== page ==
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With a good understanding of the foreign types system, Lisp users can interface to foreign libraries without having to write/compile any foreign code. It is very easy to manage foreign data directly from Lisp.
A good starting point for building foreign types is the syntax tree found in A syntax for foreign types in ftype.htm.
There are also basic examples throughout the ftype.htm document. Here is the example showing how we can define, allocate, set and access values in a foreign structure:
;; define the structure user(3): (ff:def-foreign-type my-point (:struct (x :int) (y :int))) #<foreign-functions::foreign-structure my-point> ;; allocate an object, using the default ;; allocation type of :foreign user(4): (setq obj (ff:allocate-fobject 'my-point)) #<foreign object of class my-point> ;; set a slot in the object user(5): (setf (ff:fslot-value obj 'x) 3) 3 ;; verify that the slot is set with the correct value user(6): (ff:fslot-value obj 'x) 3
The new examples in this tutorial will focus on slightly more interesting cases.
The most important routines are:
An often asked question is how to create 2d matrices of some type for passing to a foreign-function. Users typically want to implement on the Lisp side using arrays, but run into difficulties when trying to figure out how to correctly convert this for access by foreign code. It is easier to simply create the foreign matrix directly, as this code does.
;; define foreign type for matrix (ff:def-foreign-type my-matrix (:array (* :double))) ;; A function to create a foreign matrix ;; Note the :c as the second (allocation) argument to ;; ff:allocate-fobject. That says allocate the object in ;; foreign space and return a pointer to the location. ;; The object will not be moved by Lisp garbage collections. (defun make-foreign-matrix (rows cols) (let ((new-matrix (ff:allocate-fobject '(* :double) :c (* rows (ff:sizeof-fobject '(* :double))))) ) (dotimes (i rows) (setf (ff:fslot-value-typed 'my-matrix :c new-matrix i) (ff:allocate-fobject :double :c (* cols (ff:sizeof-fobject :double))))) new-matrix) ) ;; accessing cells in the matrix (defmacro lookup-matrix (x row col) `(ff:fslot-value-typed 'my-matrix :c ,x ,row ,col)) ;; This macro is setfable. We use it to define another macro ;; which sets values in the matrix: (defmacro set-matrix-value (x row col newval) `(setf (lookup-matrix ,x ,row ,col) ,newval))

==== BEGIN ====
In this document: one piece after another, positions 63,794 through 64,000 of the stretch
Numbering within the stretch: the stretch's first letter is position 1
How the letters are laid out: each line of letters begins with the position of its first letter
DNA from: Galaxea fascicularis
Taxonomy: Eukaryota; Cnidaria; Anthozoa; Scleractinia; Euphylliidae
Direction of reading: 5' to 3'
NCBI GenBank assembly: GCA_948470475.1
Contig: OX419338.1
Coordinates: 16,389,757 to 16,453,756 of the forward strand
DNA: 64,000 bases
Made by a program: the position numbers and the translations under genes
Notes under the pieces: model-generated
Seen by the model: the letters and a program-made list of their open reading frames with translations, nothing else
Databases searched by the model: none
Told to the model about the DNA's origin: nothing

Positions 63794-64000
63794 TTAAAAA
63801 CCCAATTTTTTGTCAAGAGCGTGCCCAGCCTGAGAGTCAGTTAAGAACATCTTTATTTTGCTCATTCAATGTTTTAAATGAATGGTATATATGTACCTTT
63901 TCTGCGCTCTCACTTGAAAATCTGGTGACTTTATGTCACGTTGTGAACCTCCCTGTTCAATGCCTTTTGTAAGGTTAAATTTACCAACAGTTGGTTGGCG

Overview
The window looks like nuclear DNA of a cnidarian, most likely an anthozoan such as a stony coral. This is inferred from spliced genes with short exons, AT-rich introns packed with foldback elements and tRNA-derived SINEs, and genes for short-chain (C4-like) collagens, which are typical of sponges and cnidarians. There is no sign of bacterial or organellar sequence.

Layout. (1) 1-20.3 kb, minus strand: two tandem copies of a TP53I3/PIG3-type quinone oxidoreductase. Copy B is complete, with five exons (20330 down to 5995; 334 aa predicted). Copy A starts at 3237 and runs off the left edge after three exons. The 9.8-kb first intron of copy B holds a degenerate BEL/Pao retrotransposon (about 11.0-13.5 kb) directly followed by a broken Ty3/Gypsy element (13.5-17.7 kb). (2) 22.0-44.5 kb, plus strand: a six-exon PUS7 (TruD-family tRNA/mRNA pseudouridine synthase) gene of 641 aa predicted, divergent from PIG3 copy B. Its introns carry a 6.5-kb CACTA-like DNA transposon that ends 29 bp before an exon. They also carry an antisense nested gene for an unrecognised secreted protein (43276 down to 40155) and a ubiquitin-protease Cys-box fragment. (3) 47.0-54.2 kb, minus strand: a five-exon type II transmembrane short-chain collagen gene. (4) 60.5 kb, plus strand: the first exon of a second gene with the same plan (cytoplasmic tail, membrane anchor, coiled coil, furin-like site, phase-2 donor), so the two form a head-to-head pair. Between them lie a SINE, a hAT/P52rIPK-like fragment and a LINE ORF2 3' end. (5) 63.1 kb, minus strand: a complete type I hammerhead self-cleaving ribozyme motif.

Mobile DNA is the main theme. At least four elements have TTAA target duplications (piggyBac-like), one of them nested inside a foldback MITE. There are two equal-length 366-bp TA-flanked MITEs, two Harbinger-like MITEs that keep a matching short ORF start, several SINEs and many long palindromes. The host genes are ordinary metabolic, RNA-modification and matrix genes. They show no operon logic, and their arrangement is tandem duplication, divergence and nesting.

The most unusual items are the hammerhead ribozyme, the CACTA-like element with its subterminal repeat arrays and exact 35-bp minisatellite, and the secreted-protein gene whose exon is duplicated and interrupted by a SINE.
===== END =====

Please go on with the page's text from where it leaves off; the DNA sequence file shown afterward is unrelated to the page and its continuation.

Assume we have defined in Lisp the my-matrix foreign type, the make-foreign-matrix function and the lookup-matrix macro. Here is a transcript showing these in use:
;; We create a matrix. Note that its value is an integer corresponding ;; to an address, because the allocation type is :c (see the definition ;; of MAKE-FOREIGN-MATRIX above). This address will remain valid even ;; if Lisp does a garbage collection. cl-user(71): (setq x (make-foreign-matrix 2 3)) 1409564688 ;; We set the value of one of the elements: cl-user(72): (set-matrix-value x 0 0 1.0d0) 1.0d0 ;; And that is the value we see: cl-user(73): (lookup-matrix x 0 0) 1.0d0 ;; Looking at a not yet set (by us) value shows 0.0d0. ;; The unset values cannot be depended on, however, as ;; they may not be initialized as expected (and you may ;; see a different value). cl-user(74): (lookup-matrix x 0 1) 0.0d0 ;; We set the value to 4.0d0 and verify that is the new value: cl-user(75): (set-matrix-value x 0 1 4.0d0) 4.0d0 cl-user(76): (lookup-matrix x 0 1) 4.0d0 cl-user(77):
This is the end of the tutorial. The documentation for foreign types is in doc/ftype.htm.
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